My Lords, it is true that the Government’s target is to achieve the £1 trillion export level by 2020. That is quite a challenging and ambitious target, and we will continue to work towards it. We are developing an economic road map to the £1 trillion target and we will draw on this to inform our priorities for the future. We are also investing huge sums of money in UKTI, which is actively pursuing measures to make sure that British companies are able to export abroad. Most importantly, the recent initiative of onshoring—bringing production back from other countries to the UK—will help our export ambition.

My Lords, does the noble Lord agree that, in view of his earlier answer, we should therefore concentrate our efforts on the Commonwealth, the Anglosphere and the markets of the future, and stop wasting so much of our energy on that “Titanic” which is the European Union?

My Lords, the Commonwealth is our family, and we are very keen to see more business done in Commonwealth countries—hence the Government have appointed ambassadors to some of them to see how we can increase trade with them.

My Lords, many years ago when the Minister’s noble friend Lord Young of Graffham was standing at the Dispatch Box, I expressed my concern about our loss of manufacturing industry and was told that it did not matter because the service industries—and, in particular, the services provided by the City—would support the United Kingdom. Have the Government now changed their view?

My Lords, the noble Countess raises a very important question. We have not changed our view but we have changed our direction. Manufacturing accounts for 10% of our economy and generates 54% of our exports, so we are encouraging more manufacturing in the UK and helping manufacturers to manufacture more so that they can export more. Equally, our financial services are important, and they also generate quite a large amount of our export trade.

My Lords, is my noble friend aware that the CBI and the chambers of commerce have welcomed enormously the recent changes to export finance, which undoubtedly help us to move towards this challenging target? However, one area where still nothing seems to have changed, as I have raised before, is the promotional material behind the Queen’s award for exports. Can my noble friend have a look at that situation to see whether we can bring it up to date?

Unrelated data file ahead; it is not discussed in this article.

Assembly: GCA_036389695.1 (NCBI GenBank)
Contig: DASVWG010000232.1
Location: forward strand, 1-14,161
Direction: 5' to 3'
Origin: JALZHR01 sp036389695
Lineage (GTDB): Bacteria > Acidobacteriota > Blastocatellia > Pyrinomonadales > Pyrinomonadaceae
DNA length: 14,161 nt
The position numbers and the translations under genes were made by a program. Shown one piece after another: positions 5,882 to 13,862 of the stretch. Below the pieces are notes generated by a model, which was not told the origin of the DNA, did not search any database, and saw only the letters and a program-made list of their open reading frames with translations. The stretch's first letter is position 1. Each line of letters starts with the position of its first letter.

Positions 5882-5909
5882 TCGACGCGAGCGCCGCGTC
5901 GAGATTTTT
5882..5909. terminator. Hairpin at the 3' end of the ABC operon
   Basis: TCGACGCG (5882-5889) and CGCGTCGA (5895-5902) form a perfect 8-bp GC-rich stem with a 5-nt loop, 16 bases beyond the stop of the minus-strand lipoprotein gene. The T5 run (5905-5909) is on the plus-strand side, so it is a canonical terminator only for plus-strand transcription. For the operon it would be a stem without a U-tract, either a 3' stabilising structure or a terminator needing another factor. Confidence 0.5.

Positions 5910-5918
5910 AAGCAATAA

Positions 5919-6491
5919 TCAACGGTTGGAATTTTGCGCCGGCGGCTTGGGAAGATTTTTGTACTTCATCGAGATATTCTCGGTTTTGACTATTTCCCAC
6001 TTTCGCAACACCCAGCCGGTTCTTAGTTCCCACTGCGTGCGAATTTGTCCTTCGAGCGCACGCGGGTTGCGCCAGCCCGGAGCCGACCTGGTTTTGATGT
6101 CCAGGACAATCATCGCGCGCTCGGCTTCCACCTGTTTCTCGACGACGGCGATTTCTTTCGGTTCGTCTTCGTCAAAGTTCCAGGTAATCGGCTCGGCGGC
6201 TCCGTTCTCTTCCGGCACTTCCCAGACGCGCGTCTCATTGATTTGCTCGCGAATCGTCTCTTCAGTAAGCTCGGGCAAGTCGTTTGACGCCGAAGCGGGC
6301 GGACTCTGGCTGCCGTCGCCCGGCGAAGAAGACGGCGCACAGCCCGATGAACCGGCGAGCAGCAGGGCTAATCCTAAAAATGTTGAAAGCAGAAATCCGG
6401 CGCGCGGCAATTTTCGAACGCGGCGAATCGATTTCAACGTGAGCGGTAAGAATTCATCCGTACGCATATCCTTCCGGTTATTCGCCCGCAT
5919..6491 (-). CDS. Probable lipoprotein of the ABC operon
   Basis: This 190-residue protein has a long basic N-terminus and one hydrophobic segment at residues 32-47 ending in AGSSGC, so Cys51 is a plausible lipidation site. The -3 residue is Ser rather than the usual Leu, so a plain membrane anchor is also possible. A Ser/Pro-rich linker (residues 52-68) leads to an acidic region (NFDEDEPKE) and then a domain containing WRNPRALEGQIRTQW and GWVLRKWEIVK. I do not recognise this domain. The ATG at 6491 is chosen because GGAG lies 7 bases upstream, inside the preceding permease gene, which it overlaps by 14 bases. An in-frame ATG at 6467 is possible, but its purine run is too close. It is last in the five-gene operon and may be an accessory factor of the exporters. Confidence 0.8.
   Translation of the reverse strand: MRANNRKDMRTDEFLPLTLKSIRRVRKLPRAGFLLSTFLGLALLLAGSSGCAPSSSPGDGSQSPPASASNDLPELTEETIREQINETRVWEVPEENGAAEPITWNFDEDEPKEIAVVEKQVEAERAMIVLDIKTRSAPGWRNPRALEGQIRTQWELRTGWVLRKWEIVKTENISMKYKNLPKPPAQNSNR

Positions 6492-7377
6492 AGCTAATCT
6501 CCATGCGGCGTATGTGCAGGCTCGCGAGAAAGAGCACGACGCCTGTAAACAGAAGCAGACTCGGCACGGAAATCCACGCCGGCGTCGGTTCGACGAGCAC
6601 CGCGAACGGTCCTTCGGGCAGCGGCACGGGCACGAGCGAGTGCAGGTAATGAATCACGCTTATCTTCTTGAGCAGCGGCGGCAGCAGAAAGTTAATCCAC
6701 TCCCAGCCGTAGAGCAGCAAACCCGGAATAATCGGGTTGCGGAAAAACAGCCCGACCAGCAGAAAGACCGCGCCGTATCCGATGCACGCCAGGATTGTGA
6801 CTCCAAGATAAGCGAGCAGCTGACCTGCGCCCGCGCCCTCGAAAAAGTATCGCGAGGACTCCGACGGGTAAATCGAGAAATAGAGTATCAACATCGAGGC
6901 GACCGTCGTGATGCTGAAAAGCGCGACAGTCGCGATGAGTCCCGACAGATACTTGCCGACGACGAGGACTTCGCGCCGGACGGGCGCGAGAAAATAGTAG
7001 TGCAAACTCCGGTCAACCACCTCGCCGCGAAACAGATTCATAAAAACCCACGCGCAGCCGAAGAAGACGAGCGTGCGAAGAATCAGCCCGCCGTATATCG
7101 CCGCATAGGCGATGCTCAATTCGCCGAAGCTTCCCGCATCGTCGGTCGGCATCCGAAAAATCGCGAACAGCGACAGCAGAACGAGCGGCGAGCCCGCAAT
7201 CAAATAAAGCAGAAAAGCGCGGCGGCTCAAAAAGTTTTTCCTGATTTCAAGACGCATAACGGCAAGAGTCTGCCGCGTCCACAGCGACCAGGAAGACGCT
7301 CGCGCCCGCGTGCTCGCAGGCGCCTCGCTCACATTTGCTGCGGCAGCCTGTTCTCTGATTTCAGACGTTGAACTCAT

Yes, my Lords, the Government are encouraging more exports through UKTI. The promotional material for the Queen’s award for exports is an issue that we will certainly look into.

My Lords, will the Minister reflect that he gave a rather inadequate answer to the question asked by the noble Lord, Lord Pearson of Rannoch, who made a nonsensical suggestion about our relations with the European Union? Do not the Government, as the basis of their negotiation for improvement in our relationships, believe that we should not ignore nonsenses but stand up and attack them? Our future is quite irrevocably linked to developments in the European Union, and I do not think that we do ourselves any favours by ignoring the noble Lord, Lord Pearson, when he suggests otherwise.

My Lords, when it comes to business, we need Europe and Europe needs us—in fact, 45% of our exports are to the European Union. We want to continue making sure that we work with Europe well, but we need a reformed European Union and a 21st-century European Union.